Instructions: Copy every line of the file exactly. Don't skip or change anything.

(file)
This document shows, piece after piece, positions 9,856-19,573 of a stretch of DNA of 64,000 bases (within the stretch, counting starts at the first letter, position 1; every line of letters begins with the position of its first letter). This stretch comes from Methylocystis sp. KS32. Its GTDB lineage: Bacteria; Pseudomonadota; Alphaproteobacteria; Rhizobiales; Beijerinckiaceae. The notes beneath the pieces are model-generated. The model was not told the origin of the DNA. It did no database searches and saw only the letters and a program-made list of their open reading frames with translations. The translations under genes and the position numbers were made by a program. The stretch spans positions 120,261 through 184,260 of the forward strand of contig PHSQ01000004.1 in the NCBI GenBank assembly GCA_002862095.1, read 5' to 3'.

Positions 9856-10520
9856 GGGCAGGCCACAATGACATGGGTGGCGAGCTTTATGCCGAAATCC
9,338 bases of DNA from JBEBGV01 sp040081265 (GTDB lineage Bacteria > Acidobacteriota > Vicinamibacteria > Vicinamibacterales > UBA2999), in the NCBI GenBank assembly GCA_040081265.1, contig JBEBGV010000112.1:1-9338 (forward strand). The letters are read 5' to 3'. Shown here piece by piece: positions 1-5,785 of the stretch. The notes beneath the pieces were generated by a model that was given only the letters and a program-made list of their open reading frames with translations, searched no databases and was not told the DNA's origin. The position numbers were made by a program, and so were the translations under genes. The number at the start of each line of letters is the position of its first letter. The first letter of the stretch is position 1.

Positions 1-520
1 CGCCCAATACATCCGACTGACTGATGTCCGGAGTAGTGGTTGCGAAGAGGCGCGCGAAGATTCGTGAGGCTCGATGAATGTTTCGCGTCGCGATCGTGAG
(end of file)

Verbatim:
This document shows, piece after piece, positions 9,856-19,573 of a stretch of DNA of 64,000 bases (within the stretch, counting starts at the first letter, position 1; every line of letters begins with the position of its first letter). This stretch comes from Methylocystis sp. KS32. Its GTDB lineage: Bacteria; Pseudomonadota; Alphaproteobacteria; Rhizobiales; Beijerinckiaceae. The notes beneath the pieces are model-generated. The model was not told the origin of the DNA. It did no database searches and saw only the letters and a program-made list of their open reading frames with translations. The translations under genes and the position numbers were made by a program. The stretch spans positions 120,261 through 184,260 of the forward strand of contig PHSQ01000004.1 in the NCBI GenBank assembly GCA_002862095.1, read 5' to 3'.

Positions 9856-10520
9856 GGGCAGGCCACAATGACATGGGTGGCGAGCTTTATGCCGAAATCC
9,338 bases of DNA from JBEBGV01 sp040081265 (GTDB lineage Bacteria > Acidobacteriota > Vicinamibacteria > Vicinamibacterales > UBA2999), in the NCBI GenBank assembly GCA_040081265.1, contig JBEBGV010000112.1:1-9338 (forward strand). The letters are read 5' to 3'. Shown here piece by piece: positions 1-5,785 of the stretch. The notes beneath the pieces were generated by a model that was given only the letters and a program-made list of their open reading frames with translations, searched no databases and was not told the DNA's origin. The position numbers were made by a program, and so were the translations under genes. The number at the start of each line of letters is the position of its first letter. The first letter of the stretch is position 1.

Positions 1-520
1 CGCCCAATACATCCGACTGACTGATGTCCGGAGTAGTGGTTGCGAAGAGGCGCGCGAAGATTCGTGAGGCTCGATGAATGTTTCGCGTCGCGATCGTGAG